Sometimes the problem — and in other times, the joy — of being a twosome is getting paired with strangers. With how much play No. 2 gets, Shane and I were obviously put in the same group as another pair, Jackie and Mike, a couple from Los Angeles. They were perfectly nice, if not a little bizarre and intrusive at times.

Mike wasn’t exactly the strongest golfer and both him and Jackie had a penchant for hitting mulligans multiple times on a hole (which gets really old and annoying, not to mention backs you up). They were interesting conversationalists, too — and by that, I mean, a tad strange.

At first, they assumed Shane and I were a couple. When we corrected them and explained we were work colleagues and Shane was happily married, Mike asked, “Are you having an affair?”

Uhhh, no.

Late in the back nine, Jackie approached me and said, “Stephanie, you’re so cute, why haven’t you found someone to marry yet?”

I wanted to punch her in the face, but instead, I laughed it off and politely replied, “Oh, I’ve been really career-oriented.”

Jackie is lucky she didn’t walk away with two black eyes. So, Shane careered it on the front nine and shot a 46, which was really, really good for him. He practically danced all the way down the 10th hole. Then, disaster started to strike and Shane’s front-nine swing disappeared and he began to struggle, making a few triple-bogeys, and thus, blowing his chance to break 100 (by just one stroke!).

“Shane, you really had us fooled on the front,” Jackie commented.

That made Shane want to punch her in the face.

Back to the golf. During the restoration of No. 2 by Bill Coore and Ben Crenshaw, the fairways were widened, which impacts strategy. To be honest, it’s pretty hard to miss a fairway, but I did on several occasions simply because I was aimed incorrectly (or perhaps shouldn’t have hit driver). The course also plays games with your eyes and creates an optical illusion at times.

It’s definitely a second-shot golf course and you certainly would rather be short of the domed Donald Ross greens than long — or sideways, though I found the bunkers very playable. (By the way, note about bunkers: There are plenty of waste areas lining the fairways and regular-looking traps guarding the greens, but they’re all played as waste bunkers, so you can ground your club.)

After walking off the 8th, I examined the area behind the green and it didn’t look like a fun up-and-down and most the greens tilt from back to front. I asked E-Mack, “You don’t want to be long on this course, do you?” He said, “Generally, no.”

Naturally, on the next tee shot, the par-3 9th, the pin was located back left and the wind was swirling. Well, I misjudged it and hit it over the green, where my ball stopped in a little collection area. It wasn’t that tough of a shot. With a lob wedge, I hit a delicate little flop to about four feet. But, I missed the putt. Of course.

No. 17

No. 17

The closing holes at No. 2 are delightful. The par-3 17th has been the site of much drama in previous U.S. Opens. It’s not a particularly difficult hole, but look out for the false front on the green. When we played it, it was a very gettable pin location. The toughest one would be tucked in the back right behind the bunker. Sunday hole location, perhaps?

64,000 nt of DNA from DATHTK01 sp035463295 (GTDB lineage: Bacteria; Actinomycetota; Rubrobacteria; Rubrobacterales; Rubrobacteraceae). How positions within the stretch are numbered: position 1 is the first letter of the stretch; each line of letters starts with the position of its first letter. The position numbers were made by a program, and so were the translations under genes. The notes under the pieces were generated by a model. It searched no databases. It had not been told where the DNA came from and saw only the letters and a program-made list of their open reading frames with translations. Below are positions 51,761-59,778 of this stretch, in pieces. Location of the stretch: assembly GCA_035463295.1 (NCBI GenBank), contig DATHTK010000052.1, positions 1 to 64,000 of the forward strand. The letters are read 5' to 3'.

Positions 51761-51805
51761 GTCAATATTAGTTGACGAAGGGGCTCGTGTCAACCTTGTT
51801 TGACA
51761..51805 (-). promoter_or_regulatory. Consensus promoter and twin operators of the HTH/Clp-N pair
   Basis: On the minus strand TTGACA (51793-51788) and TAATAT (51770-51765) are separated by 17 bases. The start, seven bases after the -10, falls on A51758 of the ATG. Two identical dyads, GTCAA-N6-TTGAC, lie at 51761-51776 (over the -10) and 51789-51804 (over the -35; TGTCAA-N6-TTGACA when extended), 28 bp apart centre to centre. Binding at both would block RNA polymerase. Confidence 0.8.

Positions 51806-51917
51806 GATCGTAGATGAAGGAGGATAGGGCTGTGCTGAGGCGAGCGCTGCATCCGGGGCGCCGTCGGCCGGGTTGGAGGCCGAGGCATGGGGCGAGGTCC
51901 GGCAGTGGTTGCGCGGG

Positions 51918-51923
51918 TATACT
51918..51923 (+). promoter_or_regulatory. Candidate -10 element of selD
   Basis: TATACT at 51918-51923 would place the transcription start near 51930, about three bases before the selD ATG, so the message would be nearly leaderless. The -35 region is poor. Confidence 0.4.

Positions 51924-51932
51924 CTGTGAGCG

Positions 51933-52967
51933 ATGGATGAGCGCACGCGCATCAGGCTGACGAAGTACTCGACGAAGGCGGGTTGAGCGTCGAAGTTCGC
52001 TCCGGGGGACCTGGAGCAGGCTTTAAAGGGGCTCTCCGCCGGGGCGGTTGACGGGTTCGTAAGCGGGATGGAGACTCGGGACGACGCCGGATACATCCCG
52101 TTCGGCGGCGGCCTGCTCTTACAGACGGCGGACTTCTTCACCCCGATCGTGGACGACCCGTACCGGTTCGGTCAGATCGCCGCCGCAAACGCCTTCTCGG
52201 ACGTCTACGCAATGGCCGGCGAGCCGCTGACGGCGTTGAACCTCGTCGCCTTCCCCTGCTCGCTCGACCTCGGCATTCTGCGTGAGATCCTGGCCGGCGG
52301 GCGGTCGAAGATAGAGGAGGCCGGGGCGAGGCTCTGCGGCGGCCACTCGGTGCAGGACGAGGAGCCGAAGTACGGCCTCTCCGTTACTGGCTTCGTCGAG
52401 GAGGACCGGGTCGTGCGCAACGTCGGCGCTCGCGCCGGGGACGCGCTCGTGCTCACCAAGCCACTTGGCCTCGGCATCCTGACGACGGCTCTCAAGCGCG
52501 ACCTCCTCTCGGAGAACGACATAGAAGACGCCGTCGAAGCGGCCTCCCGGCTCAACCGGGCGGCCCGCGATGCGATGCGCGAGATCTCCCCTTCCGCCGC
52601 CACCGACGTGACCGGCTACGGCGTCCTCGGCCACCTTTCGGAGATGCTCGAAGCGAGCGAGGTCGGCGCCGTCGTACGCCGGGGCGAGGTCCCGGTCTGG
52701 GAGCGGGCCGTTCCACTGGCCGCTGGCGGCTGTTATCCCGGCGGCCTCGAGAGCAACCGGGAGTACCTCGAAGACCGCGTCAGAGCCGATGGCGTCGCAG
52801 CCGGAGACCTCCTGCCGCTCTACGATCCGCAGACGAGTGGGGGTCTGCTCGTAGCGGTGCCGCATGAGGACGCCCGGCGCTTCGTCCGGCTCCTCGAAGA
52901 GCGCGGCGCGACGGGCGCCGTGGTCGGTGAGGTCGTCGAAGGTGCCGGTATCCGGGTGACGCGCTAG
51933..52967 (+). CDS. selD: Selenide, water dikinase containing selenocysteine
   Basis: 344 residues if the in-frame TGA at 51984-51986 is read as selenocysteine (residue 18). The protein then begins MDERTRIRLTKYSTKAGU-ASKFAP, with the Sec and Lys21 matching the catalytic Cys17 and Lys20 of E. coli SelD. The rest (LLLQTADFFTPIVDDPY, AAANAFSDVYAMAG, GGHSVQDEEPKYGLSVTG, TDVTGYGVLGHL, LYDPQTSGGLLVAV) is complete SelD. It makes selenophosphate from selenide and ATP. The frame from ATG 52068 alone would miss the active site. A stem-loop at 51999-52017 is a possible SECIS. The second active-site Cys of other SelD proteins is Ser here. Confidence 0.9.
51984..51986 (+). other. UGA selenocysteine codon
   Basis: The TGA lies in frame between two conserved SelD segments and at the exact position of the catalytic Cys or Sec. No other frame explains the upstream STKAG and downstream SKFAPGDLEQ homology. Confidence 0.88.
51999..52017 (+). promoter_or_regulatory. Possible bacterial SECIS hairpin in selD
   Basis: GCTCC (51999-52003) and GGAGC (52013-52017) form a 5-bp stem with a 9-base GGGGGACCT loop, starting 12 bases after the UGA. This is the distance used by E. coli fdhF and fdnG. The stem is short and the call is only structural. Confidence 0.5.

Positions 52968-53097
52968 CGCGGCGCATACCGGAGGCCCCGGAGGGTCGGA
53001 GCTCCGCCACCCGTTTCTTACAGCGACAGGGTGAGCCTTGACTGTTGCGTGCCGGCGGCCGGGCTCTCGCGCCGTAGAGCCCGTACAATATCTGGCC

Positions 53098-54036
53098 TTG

No. 18

No. 18

The par-4 18th is fantastic way to end the round, with the rocking chairs facing toward the green lining the porch of the clubhouse, so YOU BETTER NOT SCREW UP because EVERYONE IS WATCHING. Do not miss the fairway on this uphill finishing hole! — it can lead to a tough and long-ish second shot from the wiry grass area/pinestraw, which is what I did. The fairway looks much wider than it is because it makes an S-like turn and you can’t see the landing area from the tee box. If I could hit this shot over again, I would have taken 3-wood.

Here’s my tee-shot on 18, with excellent commentary from Shane once again.

Overall, playing No. 2 was one of the most enjoyable golfing experiences of my life. Yes, seriously. I always wondered what the hype was about and it certainly lived up to it and some. I absolutely loved the course, and while I’d never played it before the restoration, I must say it appears Coore/Crenshaw did a fabulous job. (I also played well that day, so it always helps.) Of all the courses I’ve played and loyal readers know that’s a lot, this one ranks in my top 5, possibly my top 3 (with National Golf Links of America being #1, of course).

Perhaps the most amusing part of the day happened after we had finished. We were told the standard tip for the caddie is around $30-40. E-Mack did a great job and usually when my round is comped, I tip more (and I just really enjoy tipping), so I gave him $50. When Shane handed him $40, E-Mack counted it in front of us. Yes, really.

“You’ll have to give me $10 more to keep up with her,” he told Shane, gesturing at me.

Shane, who was naturally flustered, apologized and dug out $10 more out of his pocket.

My mind almost exploded, but it was utterly amazing (and my fault that I didn’t tell Shane I tipped more than the “standard” amount). As we’d established, E-Mack was a straight shooter.

Here’s a gallery that includes pictures of most the holes, although I can’t remember all of them to label correctly. Apologies. You still get an idea of the layout!